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Paschal Meditation (II)

It felt cold this morning. Oh, the hot sun came up as usual, but I shivered nonetheless.
Yesterday’s unnatural darkness seems to have left a pall over my soul. Or maybe—
        maybe it’s the fact he died. He hung there, and died.

I thought he wouldn’t. I expected another miracle. Call me a fool, but after all this time—
        after a hundred times of watching him do the impossible—
        I really thought somehow he’d do what he was here to do.
        What is Rome compared to the Messiah, to God’s anointed one?

But now I don’t even know what to think. Sure, he claimed to be the one we’d all expected.
Or did he? I mean, that’s certainly what I understood, with all the times he dropped hints—
        no, more than hints!—
        all the times he admitted it when we asked,
        all the times he nodded, smiling,
        all the times he let us believe he was going to deliver us.

But he just took the beatings the soldiers threw at him. And then he just hung there.
Let the Roman soldiers hurl insults and mockery and derision.
I could hardly bear to stand there, watching him die.
        Die.
Not just a trick, not some hopeful sham that would let us know he was still with us. He died.
Blood pouring out of his side,
        and water, in a foul mix I thought would make me wretch.
Instead, I just
        watched, cold, broken, all my faith shattered.

Who was he? An impostor? Demon-possessed, like the priests said, months ago?
He was my friend. But—
        he was not the Son of God.
And how can he have truly been
         my friend? How could he have led us all astray?

Was it power-hunger? The lust for fame and attention?
Was his teaching—the mighty sermons on the hillsides, the indictments of the religious fools—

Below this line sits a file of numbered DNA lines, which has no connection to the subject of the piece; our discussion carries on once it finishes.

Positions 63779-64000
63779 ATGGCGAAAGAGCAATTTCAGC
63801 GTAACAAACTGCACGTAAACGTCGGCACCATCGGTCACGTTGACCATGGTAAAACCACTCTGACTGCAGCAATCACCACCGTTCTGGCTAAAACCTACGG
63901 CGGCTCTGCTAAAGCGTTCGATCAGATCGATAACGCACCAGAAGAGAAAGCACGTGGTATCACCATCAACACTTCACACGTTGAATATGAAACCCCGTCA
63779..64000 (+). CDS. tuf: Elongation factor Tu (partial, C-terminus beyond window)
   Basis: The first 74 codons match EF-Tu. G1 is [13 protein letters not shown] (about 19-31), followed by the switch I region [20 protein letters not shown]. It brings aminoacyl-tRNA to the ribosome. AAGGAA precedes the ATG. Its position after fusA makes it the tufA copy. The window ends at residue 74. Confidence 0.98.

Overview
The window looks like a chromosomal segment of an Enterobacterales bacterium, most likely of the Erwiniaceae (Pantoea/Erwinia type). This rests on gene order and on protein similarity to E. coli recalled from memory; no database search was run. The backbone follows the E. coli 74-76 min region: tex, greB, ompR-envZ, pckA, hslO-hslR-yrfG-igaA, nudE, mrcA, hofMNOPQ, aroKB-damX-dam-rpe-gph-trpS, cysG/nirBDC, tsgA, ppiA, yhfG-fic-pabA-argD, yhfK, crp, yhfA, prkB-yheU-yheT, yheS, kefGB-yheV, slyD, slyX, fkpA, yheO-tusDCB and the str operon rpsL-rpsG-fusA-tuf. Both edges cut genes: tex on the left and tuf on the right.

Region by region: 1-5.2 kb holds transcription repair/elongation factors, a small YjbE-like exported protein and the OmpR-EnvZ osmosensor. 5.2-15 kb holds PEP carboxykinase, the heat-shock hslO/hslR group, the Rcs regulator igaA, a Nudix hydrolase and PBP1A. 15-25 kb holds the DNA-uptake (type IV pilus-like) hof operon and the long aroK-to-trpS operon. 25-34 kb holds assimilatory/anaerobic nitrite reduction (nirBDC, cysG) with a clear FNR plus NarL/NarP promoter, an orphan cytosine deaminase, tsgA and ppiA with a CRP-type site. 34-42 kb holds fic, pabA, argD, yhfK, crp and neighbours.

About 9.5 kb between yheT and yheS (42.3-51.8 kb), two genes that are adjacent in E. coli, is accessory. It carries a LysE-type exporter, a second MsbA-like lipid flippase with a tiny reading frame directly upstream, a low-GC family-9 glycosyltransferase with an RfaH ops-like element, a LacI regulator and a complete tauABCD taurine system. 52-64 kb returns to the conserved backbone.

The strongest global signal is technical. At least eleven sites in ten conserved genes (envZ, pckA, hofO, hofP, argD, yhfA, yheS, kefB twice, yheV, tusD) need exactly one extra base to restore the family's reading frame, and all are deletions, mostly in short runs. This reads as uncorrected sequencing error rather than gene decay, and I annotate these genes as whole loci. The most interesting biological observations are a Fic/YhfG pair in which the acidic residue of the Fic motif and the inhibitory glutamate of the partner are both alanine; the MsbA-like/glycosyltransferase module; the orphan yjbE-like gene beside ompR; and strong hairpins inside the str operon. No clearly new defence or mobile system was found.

was it all just a sham in his quest for others to worship him?
But then, where did the miracles come from?

None of this even matters anymore. It’s pointless nattering in the dark.
I threw my life away for him, and he died. He gave it all away, and for what?
None of it makes sense.

My soul is cold, and empty. Tomorrow, I suppose I will try to make my way back
        to Galilee. Maybe some of the others will come with me.
What a horrible Sabbath. What a horrid end to Passover. What a
        waste.

Paschal Meditation (I)

Sun-bleached sky looks down on swollen crowd
        gathered round a spectacle of lash├ęd, tortured flesh
    Grit and blood amidst the swirling straps
        tearing sinews, hewing, rending, stripping skin from bone

Men and women hide in terror, shamed,
        wishing for the future they'd imagined—glorious
    Nothing like the horror of this day
        lost to vicious, hostile, angry, men with wicked hearts

Dusty road and twisted beam weigh down
        broken flesh of righteous, gentle man condemned by sin
    Sin his broken flesh did never taste
        sin his broken flesh now bears so sin may fully die

Searing sun undimmed by cloud or shade 
        scorches Judah's crowned, triumphant savior as he hangs
    Crowned with thorns, humanity his robe